I love the whole area of systems thinking and organisational / cultural change [it was a large part of the study for my masters, which ended up focussing on intuition as a valid form of knowledge, and it’s place within organisational learning]. The ‘pop’ version of this can be found in Margaret Wheatley’s writings and Peter Senge… the more theoretical research begins with Argyris and Schon, and Beckett and Hager, and others like that.
Complex change theory holds that you can’t ‘fix’ one part of an organisation by focussing only on it – the reason being that a single part of a system or organisation is always influenced and affected by its part in the whole. Until this school of thought came along, organisations were treated largely like machines [if the car’s overheating, it’s probably the radiator; fix that and the car runs fine]. Complex change theory treats organisations like organisms – and if the organism is overheating, the results and solutions are often far more complicated.
And in semi-functional and functional systems [like churches], that’s a really helpful approach. But in fundamentally flawed and broken systems – like the justice and prison systems here in victoria – it’s becoming obvious that it’s overwhelming and impossible.* We pick an issue to focus on [post release employment, for example], and then realise it’s impossible to work on that without working on the issues that complicate that [mental health; low levels of literacy; housing – you can’t apply for a job without an address…]. Each of those areas is massive and overwhelming in its complexity, and are themselves directly implicated by a stack of major issues… And the thing with the prisons is that there’s no part of the system that’s stable or healthy enough to be able to work from… In a church, business or organisation, there’s something core that we can agree on, and build out from, something that can be a reference point; something inherently good or valuable. It’s hard to find that in the prison. We can’t even decide what the fundamental purpose of the prison system is: are we separating people from the community, or are we rehabilitating them so they can be part of the community? You can’t do both simultaneously. And it’s funny – everyone in the system, from government ministers, department heads to prison officers and inmates, says that the system is flawed – but the task is beyond impossible.
I don’t know that we ever thought we could fix things. I think we’ve realised though that the systemic approach we have been taking just overwhelms and paralyses everyone involved. Sick systems do that.
This week we’ve been having some ‘state of the nation’ conversations about the communal justice project. We know more now, and the picture’s not pretty. I think we’ve done good stuff this last year, but we’re at a turning point. Our sphere of concern is massive, our sphere of influence is, in all honesty, negligible. We’re not the only ones working on this area – but everyone seems to be throwing up their hands in despair at the immensity of the task. So today we’ve decided that we’re starting to work on finding a third way to approach this [and if that doesn’t work we’ll look for a fourth].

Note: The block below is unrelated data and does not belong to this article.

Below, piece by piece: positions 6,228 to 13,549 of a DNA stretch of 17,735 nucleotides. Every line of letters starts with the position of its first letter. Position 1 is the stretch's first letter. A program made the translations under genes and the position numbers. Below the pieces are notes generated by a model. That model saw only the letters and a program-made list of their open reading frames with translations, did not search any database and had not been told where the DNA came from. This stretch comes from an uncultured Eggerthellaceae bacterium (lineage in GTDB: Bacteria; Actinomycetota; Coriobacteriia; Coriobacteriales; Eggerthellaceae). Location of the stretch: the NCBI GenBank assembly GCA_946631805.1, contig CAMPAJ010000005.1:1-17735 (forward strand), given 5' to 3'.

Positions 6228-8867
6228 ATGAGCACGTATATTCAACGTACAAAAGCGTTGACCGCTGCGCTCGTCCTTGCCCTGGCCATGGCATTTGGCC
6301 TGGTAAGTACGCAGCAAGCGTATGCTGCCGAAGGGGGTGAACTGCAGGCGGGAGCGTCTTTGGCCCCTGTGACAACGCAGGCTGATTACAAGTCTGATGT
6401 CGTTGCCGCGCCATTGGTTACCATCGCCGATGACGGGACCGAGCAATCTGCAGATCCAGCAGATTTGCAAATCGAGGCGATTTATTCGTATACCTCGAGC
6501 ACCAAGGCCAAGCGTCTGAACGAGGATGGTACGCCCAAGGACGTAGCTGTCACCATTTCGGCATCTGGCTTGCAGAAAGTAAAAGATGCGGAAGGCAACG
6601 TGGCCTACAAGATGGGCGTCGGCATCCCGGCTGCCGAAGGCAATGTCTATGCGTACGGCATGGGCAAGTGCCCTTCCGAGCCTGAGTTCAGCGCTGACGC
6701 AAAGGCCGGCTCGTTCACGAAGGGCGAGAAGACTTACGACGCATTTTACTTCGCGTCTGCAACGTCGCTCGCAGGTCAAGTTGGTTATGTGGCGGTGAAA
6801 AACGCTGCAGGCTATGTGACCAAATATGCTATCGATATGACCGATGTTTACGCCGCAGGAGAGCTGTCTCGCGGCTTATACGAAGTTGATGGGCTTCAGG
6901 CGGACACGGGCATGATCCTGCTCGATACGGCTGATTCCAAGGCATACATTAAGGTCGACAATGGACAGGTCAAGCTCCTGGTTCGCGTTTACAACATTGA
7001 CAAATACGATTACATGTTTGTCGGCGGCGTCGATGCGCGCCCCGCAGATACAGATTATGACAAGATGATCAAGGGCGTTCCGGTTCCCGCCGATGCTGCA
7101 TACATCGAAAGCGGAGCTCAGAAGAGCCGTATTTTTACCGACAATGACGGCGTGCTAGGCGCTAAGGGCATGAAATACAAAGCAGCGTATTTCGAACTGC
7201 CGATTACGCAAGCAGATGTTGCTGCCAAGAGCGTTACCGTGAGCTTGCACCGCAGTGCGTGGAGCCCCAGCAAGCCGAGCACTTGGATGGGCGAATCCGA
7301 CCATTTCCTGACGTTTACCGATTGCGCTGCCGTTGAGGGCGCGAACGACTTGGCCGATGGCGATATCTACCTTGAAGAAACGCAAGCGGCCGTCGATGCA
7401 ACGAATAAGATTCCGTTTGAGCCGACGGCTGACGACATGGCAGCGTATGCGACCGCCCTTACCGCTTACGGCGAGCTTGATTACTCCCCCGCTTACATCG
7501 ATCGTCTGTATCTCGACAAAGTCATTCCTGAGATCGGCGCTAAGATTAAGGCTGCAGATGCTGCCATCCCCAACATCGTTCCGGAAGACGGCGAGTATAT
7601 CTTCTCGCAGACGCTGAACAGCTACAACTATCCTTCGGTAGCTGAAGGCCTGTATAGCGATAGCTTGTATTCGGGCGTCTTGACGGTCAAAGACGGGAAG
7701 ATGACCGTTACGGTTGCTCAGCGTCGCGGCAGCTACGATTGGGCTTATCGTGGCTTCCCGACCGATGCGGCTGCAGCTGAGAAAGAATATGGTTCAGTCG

The justice unit here will continue to do research on the broader issues. We’re not going to keep meeting with department heads to hear the issues or get the bigger picture. We know enough. And for the rest of this year we’re simply going to host roundtables with uniting church agencies, ministers, involved lay people, prison chaplains, presbytery ministers who are directly involved in post-release support, with no other purpose but to get them together and hear what’s happening, and unearth the inherent wisdom around the table. We’re not going to solve the issues [i so wish we could], or commit to doing more. We’re not going to talk about how we need to reform the area of mental health, sentencing, indigenous justice etc. at the same time, although we need to and i wish we could… we’re not even going to talk about what the broader issues are. We’re just going to create an environment where people can learn from each other, and find ways of working differently together. We’re working within our circle of influence…
And secondly, we’re going to gather a group of ministers from congregations that find emergency relief a core part of their life and work, and hold a peer-led workshop about how that happens, what it means for congregations, and the wisdom they’ve learnt in the process. I think this particular idea has great possibilities on a range of areas.
It feels counter-intuitive, not to mention silly, to be doing such tiny things in the light of the massive problems that need to be addressed. I read back over what i’ve written here and i want to delete it, writing in its place world-changing policies and actions… mostly so i can convince you that we’re doing something good. But we are learning that the system will beat us if we play the game on the system’s terms, and we know we have to play the game differently, trusting what communities do when they’re at their best: unearthing their own wisdom, finding links among themselves, knowing what they are capable of, and trusting the rest to someone else. We’re changing the goalposts, we’re hoping to change the game…
It’s a little fragile, as plans go. I guess the alternative would be that all of you who are the praying types could pray that pentecost this sunday would do its chaotic, subversive best; dismantling the systems that oppress etc,. And I’ll keep working on the roundtables just as a backup.
* An afterthought: the really good thing about doing this project is that i no longer think that the church is fundamentally screwed. You think the church is irredeemable? Wait until you see the justice system… It’s kind of like when you’ve had the real flu, you realise that everything you called the flu before was actually just a pathetic cold…